It’s closer to July 4th than Thanksgiving, but THANKS has no season.
My thanks today goes to the 1,464 firefighters working the West Fork Complex Wildfire burning in my backyard. These men are phenomenal. They leave their homes and families to come put their lives in danger to save our homes and lives.
Their sacrifice is magnified by what happened at the Yarnell Fire in Arizona.
Our firefighters stopped, remembered those comrades
and then went right back into the belly of the fire.
My thoughts and prayers to the fire fighters that lost their lives in Arizona and their families.
After very real threats from the West Fork Fire, more than a week of evacuation, and currently living in a pre-evacuation conditions, there is a lot of gratitude for the hard work from the fire fighters, national guard, red cross, sheriff’s office and other officials for all the efforts put forth to protect South Fork.
These wildland fire fighters work long hours in difficult and often dangerous conditions on the ground and in the air to provide skilled and professional fire suppression services when wildfires threaten our homes, property, and the natural resources.
Thanks hardly seems enough.
If you’d like to do more, here are some places to donate:
Our adventure began with the 6 a.m. reverse 911 call on Friday, June 21st, that announced we had to evacuate our home.
Not unexpected. The community meeting the night before had warned of the possibility.
However, possibility is not reality and reality was HARD.
Looking around our little house filled with one third of what we’d had before we moved here in March and knowing we could lose it all sent lumps to our throats and tears to our eyes.
How – beyond the necessary paper documents – do you decide what to load into your cars when you only have four hours? Plus, you’d already downsized considerably to what you wanted or needed.
We settled on all the quilts my husband’s mother made, a wooden carving of a woman praying my father made for me, some pieces of silver from my mother’s family, a Van Briggle vase titled Lorelei that once belonged to my husband’s sister, two antique clocks, a 1840s porcelain inkwell from Vienna, and a Victorian chatelaine.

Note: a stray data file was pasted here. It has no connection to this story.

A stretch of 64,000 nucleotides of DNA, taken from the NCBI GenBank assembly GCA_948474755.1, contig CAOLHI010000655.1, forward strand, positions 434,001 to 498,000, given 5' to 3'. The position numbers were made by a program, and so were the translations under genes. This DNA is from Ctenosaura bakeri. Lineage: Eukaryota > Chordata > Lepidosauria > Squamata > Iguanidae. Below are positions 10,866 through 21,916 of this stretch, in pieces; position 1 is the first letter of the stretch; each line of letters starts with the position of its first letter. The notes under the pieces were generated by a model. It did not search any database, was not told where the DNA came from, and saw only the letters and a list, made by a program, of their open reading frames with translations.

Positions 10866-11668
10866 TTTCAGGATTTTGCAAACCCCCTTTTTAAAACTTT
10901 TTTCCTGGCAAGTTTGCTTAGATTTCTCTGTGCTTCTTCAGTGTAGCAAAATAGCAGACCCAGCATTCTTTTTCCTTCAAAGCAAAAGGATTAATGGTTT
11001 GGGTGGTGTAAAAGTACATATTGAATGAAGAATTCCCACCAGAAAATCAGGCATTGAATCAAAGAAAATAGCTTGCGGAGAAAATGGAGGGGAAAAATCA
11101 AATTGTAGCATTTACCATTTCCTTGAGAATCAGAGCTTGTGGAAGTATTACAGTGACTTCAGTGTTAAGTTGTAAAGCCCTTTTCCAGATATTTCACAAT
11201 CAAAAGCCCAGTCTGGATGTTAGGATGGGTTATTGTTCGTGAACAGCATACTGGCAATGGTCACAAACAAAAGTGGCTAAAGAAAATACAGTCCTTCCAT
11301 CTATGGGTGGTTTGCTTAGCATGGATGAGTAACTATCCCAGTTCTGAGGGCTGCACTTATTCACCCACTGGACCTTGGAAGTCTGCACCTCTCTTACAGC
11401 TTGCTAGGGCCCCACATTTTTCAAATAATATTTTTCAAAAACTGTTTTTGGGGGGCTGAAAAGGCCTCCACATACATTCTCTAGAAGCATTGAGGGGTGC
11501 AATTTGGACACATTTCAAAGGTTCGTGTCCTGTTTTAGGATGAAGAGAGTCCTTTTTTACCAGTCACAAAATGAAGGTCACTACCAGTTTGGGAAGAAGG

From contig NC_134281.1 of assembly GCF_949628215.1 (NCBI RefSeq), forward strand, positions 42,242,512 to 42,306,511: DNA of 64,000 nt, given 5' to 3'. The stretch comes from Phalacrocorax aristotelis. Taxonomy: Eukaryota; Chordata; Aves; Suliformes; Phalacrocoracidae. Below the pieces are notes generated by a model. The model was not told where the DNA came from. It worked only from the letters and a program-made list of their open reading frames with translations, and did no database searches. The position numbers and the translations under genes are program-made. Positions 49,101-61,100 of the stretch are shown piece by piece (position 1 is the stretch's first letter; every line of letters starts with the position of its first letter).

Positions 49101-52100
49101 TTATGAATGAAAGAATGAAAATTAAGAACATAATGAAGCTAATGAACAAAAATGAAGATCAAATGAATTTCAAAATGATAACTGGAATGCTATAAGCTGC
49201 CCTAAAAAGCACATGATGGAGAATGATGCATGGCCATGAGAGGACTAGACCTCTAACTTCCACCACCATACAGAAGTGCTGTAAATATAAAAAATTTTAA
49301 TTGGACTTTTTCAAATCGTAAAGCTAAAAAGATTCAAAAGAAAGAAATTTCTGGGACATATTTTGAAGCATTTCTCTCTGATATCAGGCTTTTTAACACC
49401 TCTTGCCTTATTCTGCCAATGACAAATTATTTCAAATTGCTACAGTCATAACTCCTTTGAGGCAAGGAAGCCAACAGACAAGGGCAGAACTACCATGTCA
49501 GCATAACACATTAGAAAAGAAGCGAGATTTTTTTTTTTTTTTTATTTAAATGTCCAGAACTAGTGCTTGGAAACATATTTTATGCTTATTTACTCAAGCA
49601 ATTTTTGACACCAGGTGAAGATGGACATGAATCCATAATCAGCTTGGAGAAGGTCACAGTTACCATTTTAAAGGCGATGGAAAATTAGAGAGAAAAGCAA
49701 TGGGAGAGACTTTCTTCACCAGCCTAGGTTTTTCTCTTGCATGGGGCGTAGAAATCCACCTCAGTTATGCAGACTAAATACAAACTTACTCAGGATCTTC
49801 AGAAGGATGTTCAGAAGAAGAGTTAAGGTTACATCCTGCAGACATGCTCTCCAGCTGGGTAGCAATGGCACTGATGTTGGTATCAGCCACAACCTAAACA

Crazy list, right? But, that’s what fit in the small suitcase or around the other stuff in the car. And, each of those items holds precious memories.
We also loaded our laptops and one printer. Tools of our trade that we couldn’t do without.
If you’re not familiar with Barbara Rudolph’s work, check out her website. She’s an extremely talented artist who combines objects with birds and creates paintings that capture moments guaranteed to bring a smile to your face. My two pictures have special meaning to me for many reasons, and I can’t wait until I don’t live in a wildfire to get them back.
As we’re packing the cars, firefighters pull our barbeque propane tank and spare gasoline cans to the street. We’d already turned off the propane tank that serves our house and hot water heater. They’re not happy that we have so many trees in our backyard and tell us the outlook isn’t good. We need to leave soon.
We thank them for protecting our home and assure them we are leaving. We never stayed when the Gulf coast hurricane warnings said leave either.
With the two cars loaded with our most precious things and our two four-legged boys, Toby and Buster, we say a prayer for safety and protection, and lock the front door. With the smoke cloud growing, we drive away.
Alone in my car, I look one last time at our little house and wonder if we’ll ever see it again. Tears I didn’t want to shed in front of my husband come.
But, I remind myself it’s just stuff. A phrase I repeat often over the next week.
We bypassed the Red Cross shelter set up in the Del Norte high school gymnasium fifteen miles away from South Fork. Shelters don’t allow dogs inside with owners.
Facilities for small animals and large animals were available, but I didn’t want to be separated from our pets. We’d find a pet friendly motel.
We went through four towns checking availability. There were no rooms. Alamosa State University in Alamosa offered dormitory rooms, but again we’d have to leave our pets at the facility provided.
We’d gone from a big house full of stuff to a small house full of stuff to two cars with all our worldly belongings. I couldn’t leave my babies behind in Monte Vista.
We kept going until Trinidad, Colorado, nearly four hours away. The Holiday Inn Hotel there had a room and allowed pets. We unpack and settle in for the short duration, we thought.
Amazingly, the dogs don’t even bark when we leave to go to the restaurant for dinner. They were too happy to be out of the car and with their humans.
But after a long weekend, we want closer to home so we can find out what’s going on with the fire instead of relying on the media.
Next blog you’ll learn about the next phase of our adventure living in a wildfire.
Until last Thursday when the San Juan Forest fire did an unprecedented thing—
It jumped the Continental Divide and ignited beetle infested dead trees in the Rio Grande National Forest.
Burning in the high elevations with so much dead fuel, the San Juan Forest fire officially renamed West Complex Fire spread rapidly, uncontrollably.
Too much wind, too high elevations, and too much dead tree fuel to risk the lives of firefighters busy elsewhere protecting homes and lives. Instead, they watched the fire closely.